first_imgBy Dialogo March 29, 2010 British Olympics Minister Tessa Jowell, responsible for the 2012 London Games, affirmed that Rio de Janeiro, host of the 2016 competition, will be able to benefit from the British capital’s organizational experience. “This was the first of several meetings intended to strengthen ties between the two countries. Brazil has to take advantage of London’s experience; Brazil has a lot to learn from our mistakes and from what we got right,” Jowell noted after signing an agreement with her Brazilian counterpart, Sports Minister Orlando Silva. In the British minister’s view, London “made the mistakes first so that Rio won’t make them later, and the most important thing is always to keep an eye on the clock. You lose control over the Olympic budget if you don’t get things done on time. Delays lead to financial loss of control.” Jowell, who met with the governor of Rio de Janeiro state, Sergio Cabral, and with the mayor of the state capital of the same name, Eduardo Paes, signed an agreement for cooperation and the exchange of experiences between the cities that will host the next two Olympics. “The agreement has as its objective to maximize business and investment opportunities between the countries involved in organizing major sports events, like the Olympics and the 2014 Brazilian World Cup,” the British Consulate noted in a statement.last_img read more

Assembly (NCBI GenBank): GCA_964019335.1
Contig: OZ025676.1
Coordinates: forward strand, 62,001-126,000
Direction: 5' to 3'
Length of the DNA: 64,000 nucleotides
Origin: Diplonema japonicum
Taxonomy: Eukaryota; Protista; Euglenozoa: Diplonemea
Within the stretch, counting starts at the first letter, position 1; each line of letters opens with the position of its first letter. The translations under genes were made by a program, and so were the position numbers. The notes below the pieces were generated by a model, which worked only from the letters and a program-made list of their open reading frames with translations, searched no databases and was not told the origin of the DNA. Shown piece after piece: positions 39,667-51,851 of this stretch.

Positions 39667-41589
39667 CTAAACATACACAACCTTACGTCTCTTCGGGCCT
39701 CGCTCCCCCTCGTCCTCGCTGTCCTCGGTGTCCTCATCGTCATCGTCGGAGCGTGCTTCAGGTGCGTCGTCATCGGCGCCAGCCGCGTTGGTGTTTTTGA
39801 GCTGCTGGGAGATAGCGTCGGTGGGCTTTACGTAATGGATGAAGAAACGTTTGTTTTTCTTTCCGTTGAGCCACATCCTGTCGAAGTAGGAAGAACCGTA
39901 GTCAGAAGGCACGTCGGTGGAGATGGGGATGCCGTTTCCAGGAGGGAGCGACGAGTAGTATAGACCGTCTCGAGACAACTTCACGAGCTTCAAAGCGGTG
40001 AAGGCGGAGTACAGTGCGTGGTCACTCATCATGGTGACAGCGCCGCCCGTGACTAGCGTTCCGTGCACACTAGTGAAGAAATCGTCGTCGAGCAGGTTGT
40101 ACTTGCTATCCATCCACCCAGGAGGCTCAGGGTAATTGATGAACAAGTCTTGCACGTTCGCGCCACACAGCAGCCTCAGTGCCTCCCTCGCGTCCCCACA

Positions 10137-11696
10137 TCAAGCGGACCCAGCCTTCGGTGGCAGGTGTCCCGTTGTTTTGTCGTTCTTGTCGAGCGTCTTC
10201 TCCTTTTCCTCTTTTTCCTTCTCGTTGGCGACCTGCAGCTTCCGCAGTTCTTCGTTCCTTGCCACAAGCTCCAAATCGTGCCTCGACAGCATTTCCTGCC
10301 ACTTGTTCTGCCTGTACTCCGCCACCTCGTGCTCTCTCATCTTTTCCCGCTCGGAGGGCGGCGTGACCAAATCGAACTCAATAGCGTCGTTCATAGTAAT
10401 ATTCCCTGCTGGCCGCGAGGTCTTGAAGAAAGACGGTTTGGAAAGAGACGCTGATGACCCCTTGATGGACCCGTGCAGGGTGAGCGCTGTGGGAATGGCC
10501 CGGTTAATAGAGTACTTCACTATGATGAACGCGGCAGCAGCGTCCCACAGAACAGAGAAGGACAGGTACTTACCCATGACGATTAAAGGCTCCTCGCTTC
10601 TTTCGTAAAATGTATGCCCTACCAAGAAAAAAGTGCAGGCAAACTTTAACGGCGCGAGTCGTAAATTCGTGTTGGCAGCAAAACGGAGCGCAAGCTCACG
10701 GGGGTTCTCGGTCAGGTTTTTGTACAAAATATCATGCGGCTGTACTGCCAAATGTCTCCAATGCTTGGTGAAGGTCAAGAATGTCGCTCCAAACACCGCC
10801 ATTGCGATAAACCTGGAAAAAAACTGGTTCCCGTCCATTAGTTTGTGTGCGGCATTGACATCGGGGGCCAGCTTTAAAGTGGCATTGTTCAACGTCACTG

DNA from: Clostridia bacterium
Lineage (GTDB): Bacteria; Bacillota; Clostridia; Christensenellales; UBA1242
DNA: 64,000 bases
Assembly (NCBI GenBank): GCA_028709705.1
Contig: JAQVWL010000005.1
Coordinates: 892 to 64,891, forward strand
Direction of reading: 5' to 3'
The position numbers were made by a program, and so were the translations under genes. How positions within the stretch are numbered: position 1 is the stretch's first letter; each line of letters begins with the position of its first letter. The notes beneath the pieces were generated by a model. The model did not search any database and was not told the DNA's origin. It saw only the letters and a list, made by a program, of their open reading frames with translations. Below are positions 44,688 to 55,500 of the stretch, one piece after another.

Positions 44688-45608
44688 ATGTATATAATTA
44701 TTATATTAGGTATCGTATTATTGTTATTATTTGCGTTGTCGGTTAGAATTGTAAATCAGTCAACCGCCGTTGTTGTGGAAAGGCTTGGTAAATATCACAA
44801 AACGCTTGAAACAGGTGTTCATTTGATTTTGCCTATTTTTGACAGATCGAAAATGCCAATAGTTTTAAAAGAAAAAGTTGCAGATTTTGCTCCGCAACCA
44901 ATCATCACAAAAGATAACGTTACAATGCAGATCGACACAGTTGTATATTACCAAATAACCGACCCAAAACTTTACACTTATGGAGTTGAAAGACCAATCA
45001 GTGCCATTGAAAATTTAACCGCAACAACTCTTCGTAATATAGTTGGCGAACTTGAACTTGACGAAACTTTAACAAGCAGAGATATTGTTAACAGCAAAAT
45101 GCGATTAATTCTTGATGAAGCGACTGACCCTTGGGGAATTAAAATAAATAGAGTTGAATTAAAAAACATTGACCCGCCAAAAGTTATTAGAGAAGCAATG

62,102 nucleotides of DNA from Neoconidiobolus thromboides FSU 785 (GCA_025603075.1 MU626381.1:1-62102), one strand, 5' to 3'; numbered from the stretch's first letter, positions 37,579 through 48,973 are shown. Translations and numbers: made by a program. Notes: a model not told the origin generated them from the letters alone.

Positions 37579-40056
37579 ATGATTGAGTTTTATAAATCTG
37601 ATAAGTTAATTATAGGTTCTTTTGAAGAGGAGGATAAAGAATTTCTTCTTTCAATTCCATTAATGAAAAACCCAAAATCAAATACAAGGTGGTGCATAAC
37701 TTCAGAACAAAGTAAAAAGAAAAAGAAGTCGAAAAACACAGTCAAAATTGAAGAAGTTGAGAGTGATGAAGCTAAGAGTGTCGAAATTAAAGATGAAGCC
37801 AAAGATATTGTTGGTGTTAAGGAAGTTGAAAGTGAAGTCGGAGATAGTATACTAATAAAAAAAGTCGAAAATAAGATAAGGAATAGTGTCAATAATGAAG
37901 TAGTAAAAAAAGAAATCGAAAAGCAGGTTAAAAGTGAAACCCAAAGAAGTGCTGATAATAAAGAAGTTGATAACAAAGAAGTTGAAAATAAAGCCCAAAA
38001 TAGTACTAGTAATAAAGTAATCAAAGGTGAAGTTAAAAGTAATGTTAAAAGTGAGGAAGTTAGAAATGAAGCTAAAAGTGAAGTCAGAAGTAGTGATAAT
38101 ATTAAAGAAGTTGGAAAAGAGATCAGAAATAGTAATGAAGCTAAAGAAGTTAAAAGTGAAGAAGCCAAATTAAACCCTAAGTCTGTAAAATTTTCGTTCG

first_imgBy Patrícia Comunello/Diálogo June 01, 2018 Joint and interagency operations of Brazil’s Armed Forces and law enforcement agencies to fight transnational crime have intensified in recent years in the country’s southern region. The seizures of drugs and weapons in April 2018 highlighted the importance of Operation Southern Border (FORSUL, in Portuguese), one of Brazil’s most important ongoing efforts in the state of Rio Grande do Sul. The Brazilian Army (EB, in Portuguese) keeps up surveillance and prepares for the next round of FORSUL scheduled for the end of 2018. “Our mission is to prevent and crack down on transnational crimes, especially the illegal entry and outflow of weapons, munitions, and other controlled products, as well as narcotrafficking and contraband,” said EB Colonel Jorge Francisco de Souza Júnior, commander of the 2nd Mechanized Calvary Regiment (RCMec, in Portuguese), located in São Borja, Rio Grande do Sul, on the border with Argentina. According to the Federal Highway Police (PRF, in Portuguese), the state recorded its largest marijuana seizure on April 26th. Authorities seized 6.63 tons of marijuana in a truck hailing from Iraí—a city roughly 160 kilometers from the border with Argentina and an international trafficking route. The drug was meant to supply the greater metropolitan region of Porto Alegre, the state capital of Rio Grande do Sul. Federal highway police officer Alessandro Castro, head of PRF’s Public Relations in Rio Grande do Sul, confirmed an investigation was ongoing on how the marijuana entered Brazil. The Federal Police (PF, in Portuguese) reported that the cargo was nearly equal to the total amount seized in 2017—6.6 tons. In 2016, the total was 4.5 tons. On April 13th, civil and military authorities found 13 AR-556 rifles and one AK 762 inside a car with a Paraguayan license plate headed to Bento Gonçalves, in the northeastern part of the state. Among the latest joint and interagency operations, Col. Souza Júnior noted the most recent FORSUL, conducted from December 2017 to early February 2018. He also pointed out to mobile patrols along the borders with Uruguay and Argentina. Patrols, made up of PRF, PF, the Military Brigade (the state’s Military Police), the Civil Police, and the Federal Revenue Office, are constants to oversee operations and prevent crimes along the border. Covering the 1,800-kilometer border with Uruguay and Argentina represents the biggest challenge. “Since this is such a long stretch of land, we focus our efforts on areas where crimes are most likely to occur,” said EB Major General José Ricardo Vendramin Nunes, commander of the 3rd Mechanized Calvary Brigade (BdaCMec, in Portuguese), headquartered in Bagé. The 3rd BdaCMec guards 700 of the 1,068-km border with Uruguay. FORSUL and interaction with Uruguay During the last FORSUL—akin to the Ministry of Defense’s Operation Ágata—Maj. Gen. Vendramin highlighted the simultaneous actions of the armies of Brazil and Uruguay. “They closed it off there [the Uruguayan side] and we did here [Brazil],” he said. “We shared information about each side’s efforts, which increasingly intensified as part of the cooperation between the two countries.” Deployments took place in the area between Santana do Livramento, in Brazil, and Rivera, in Uruguay, and also between Bagé, in Brazil, and Aceguá, in Uruguay. The goal for the next round of FORSUL at the end of 2018 is to replay the bilateral interaction. The area under the 3rd BdaCMec gathered 812 service members and 11 EB organizations. The largest mobilization occurred November 26–December 1, 2017. Up until early February 2018, a few military units conducted mobile patrols along the border. According to the Public Relations Office of the Southern Military Command, which coordinated the operation in Santa Catarina and Paraná, FORSUL mobilized a total of 3,816 units in Rio Grande do Sul—3,389 from EB and 427 from law enforcement agencies. “The most intense operation was conducted in a short spurt, preceded by intelligence work to map out locations and set up surveillance points where crimes were most likely to occur,” Maj. Gen. Vendramin said. “There weren’t any significant seizures, but that wasn’t the objective. The job was to prevent behavior and crime, dissuade, and show our presence on the border.” Another expected outcome of FORSUL operations is to complement the troop’s training. “If the Brazilian government decides to expand an operation similar in time or scope, we’re trained and have plans in place,” he added. Roadblocks curb crime According to Maj. Gen. Vendramin, the strategy to curb crime included troop mobilization, using Marruá and Worker transport vehicles. Service members kept up roadblocks and patrols in 10 to 12 areas. Troops worked for 12 hours on fixed roadblock locations, checking cargo of trucks and passenger vehicles. Mobile blockades monitored rivers along the border and allowed for broader surveillance. “When we conduct an operation, they [criminals] take their foot off the gas, and when we demobilize the troops, a week later there might be seizures,” Maj. Gen. Vendramin said. With surveillance operations in place until the end of 2018, service members also contribute to maintaining roads that need the most work. On the border with Argentina, the 2nd RCMec mobilized three mechanized calvary squadrons for maintenance, health, and supplies. “We are responsible for a 180-km area, encompassing the municipalities of São Borja, Garruchos, Santo Antônio das Missões, and Nhu-Porã [in Rio Grande do Sul],” Col. Souza Júnior said. The troops kept a rigid around-the-clock routine. Roadblocks with checkpoints marked the operation. “Mobilization occurred in short bursts while constantly changing checkpoints, to ensure the element of surprise in areas where crime might occur, which we tracked with intel support,” Col. Souza Júnior added, noting the ongoing cooperation and intensifying operations with other agencies. Activities included joint and interagency roadblocks with PF, PRF, the Military Brigade, the Environmental and Civil Police, in addition to customs at the Integration Bridge, which connects São Borja to Santo Tomé, on the Argentine side. Col. Souza Júnior noted the last round of FORSUL registered a drop in crimes and seizures. Navy and Federal Police fight crime Federal Police Chief Getúlio Jorge de Vargas, coordinator of PF’s Operation Sentinel in Rio Grande do Sul, said that teamwork made crime fighting more successful on the border. Sentinel, kicked off in 2011, is a yearly operation with PF, PRF, and the National Public Safety Force. “We aren’t going to fight crime without intelligence and integrated efforts,” Chief Vargas said. In 2016 and 2017, PF conducted Operation Degraded Nature against crimes along Rio Grande do Sul’s border with Argentina on the Uruguay River. Use of technology such as georeferencing contributed to identifying crimes. A new operation was conducted on the Uruguay River, April 2-6, 2018. According to Vargas, the fight against narcotrafficking must be ongoing. He noted a growing number of marijuana seizures on the routes to Uruguay, originating in Paraguay. “As long as there is a consumer market, there will be a seller, who is the drug dealer,” Vargas said, addressing the migration of organized crime gangs, such as the First Command of the Interior, from the metropolitan region to the border. The Brazilian Navy in Rio Grande do Sul joined the fight against crime in 2017, carrying out three phases of Operation Ágata, according to the Public Relations Department of the 5th Naval District. Their activities included surveillance on the sea, near Uruguay, and on rivers, along the border with Argentina, working with environmental and law enforcement agencies.last_img read more